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4 laws passed in a day. Who wants a debate?

By A Correspondent
Last updated on: December 18, 2009 19:12 IST
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As a correspondent, who has been reporting parliamentary proceedings since 1975, I saw for the first time on Friday a complete deterioration of procedures to get bills enacted as laws.

It takes a minimum of two to three hours for a bill to be explained. But nowadays it just takes few minutes to pass Budgets and even constitutional amendments.

Parliament is meant to enact laws after due consideration but four of them were passed by the Lok Sabha on Friday without a debate and the Speaker rung the curtains on the month-long session, declaring the House adjourned sine die.

The Rajya Sabha, however, remained on track, continuing its business as usual. It will be ending the session only on Monday as originally scheduled.

In the Lok Sabha, the debate was squeezed out because brief adjournments did not end the repeated pandemonium over Telengana that is rocking the House since last week after Home Minister P Chidambaram announced the government's intent to carve the new state out of Andhra Pradesh.

Similar pandemonium on Wednesday was used by the government, with the Speaker's help, to get through three other bills sans debate, including one to give relief to Delhiites from sealing of residences used for business.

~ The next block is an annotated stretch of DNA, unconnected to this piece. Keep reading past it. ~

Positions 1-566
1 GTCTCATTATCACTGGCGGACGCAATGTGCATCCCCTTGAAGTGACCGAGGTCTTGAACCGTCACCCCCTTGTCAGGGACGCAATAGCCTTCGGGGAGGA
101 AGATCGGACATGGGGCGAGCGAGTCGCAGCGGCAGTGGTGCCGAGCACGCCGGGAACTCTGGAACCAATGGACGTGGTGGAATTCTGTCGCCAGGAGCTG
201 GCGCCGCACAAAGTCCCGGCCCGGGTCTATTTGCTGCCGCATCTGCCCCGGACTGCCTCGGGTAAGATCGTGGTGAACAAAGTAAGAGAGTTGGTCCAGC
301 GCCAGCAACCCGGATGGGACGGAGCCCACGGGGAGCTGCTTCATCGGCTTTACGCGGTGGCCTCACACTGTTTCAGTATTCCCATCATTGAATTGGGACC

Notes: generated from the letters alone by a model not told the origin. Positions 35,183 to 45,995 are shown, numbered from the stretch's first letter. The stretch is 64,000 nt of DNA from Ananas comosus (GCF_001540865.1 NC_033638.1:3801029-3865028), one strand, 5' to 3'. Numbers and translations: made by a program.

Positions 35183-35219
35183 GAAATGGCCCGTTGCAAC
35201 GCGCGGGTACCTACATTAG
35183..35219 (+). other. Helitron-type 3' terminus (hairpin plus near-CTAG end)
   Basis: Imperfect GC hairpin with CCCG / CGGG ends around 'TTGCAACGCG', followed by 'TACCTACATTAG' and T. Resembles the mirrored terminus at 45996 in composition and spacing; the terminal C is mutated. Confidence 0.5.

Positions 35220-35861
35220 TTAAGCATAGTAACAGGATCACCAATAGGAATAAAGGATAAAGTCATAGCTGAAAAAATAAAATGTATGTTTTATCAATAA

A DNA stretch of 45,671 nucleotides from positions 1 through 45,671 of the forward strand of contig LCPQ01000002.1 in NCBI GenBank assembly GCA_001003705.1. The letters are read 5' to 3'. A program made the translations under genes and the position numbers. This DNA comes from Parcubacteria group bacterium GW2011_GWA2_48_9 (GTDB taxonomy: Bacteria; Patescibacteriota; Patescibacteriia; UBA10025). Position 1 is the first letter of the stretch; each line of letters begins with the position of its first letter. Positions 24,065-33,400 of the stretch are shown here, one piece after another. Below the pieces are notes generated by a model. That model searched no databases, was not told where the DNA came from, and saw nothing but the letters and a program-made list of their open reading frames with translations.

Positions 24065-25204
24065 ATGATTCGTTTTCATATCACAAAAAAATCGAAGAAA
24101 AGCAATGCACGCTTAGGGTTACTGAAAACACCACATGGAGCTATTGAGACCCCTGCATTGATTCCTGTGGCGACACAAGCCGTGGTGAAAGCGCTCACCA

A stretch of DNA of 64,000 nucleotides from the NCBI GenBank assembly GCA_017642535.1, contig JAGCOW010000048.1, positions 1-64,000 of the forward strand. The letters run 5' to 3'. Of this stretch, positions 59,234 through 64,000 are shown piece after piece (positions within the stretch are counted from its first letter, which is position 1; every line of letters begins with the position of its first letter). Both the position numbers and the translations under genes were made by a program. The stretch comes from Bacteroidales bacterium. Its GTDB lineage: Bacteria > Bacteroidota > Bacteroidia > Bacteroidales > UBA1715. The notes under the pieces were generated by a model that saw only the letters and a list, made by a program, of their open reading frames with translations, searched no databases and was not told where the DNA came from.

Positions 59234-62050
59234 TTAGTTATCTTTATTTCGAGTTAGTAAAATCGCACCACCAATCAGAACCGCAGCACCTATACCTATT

Among the bills passed on Friday included one brought only on Thursday by Home Minister

P Chidambaram to grant a privilege to the ministers to take along 'any number of companions or relatives' by air at the same rates at which travelling allowances were payable to them and their family.

Also passed on Friday was a major Trademarks (Amendment) Bill that deserved thorough deliberations as it facilitates Indians and foreigners to secure simultaneous protection of their trademarks through a single application by a single fee submitted in India and puts a ceiling of four months for any objections to such application.

Instead of multiple applications in multiple languages with multiple fees, a single application in the country of origin will suffice trademark registered in countries desired. The bill incorporates provisions of the Madrid Protocol for international registration of trademarks, to which India had acceded in 2007.

Another Commercial Division of High Courts Bill was passed to create a separate commercial bench of high courts with judges having aptitude in accountancy and commercial matters to adopt fast track process for disposal of cases of Rs 5 crore and above.

The Legal Metrology Bill passed by the Lok Sabha that had been cleared by the Rajya Sabha earlier this month seeks to establish and enforce standards of weights and measures and regulate trade and commerce in weights, and other goods that are sold or distributed by weight, measure or number.

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A Correspondent in New Delhi
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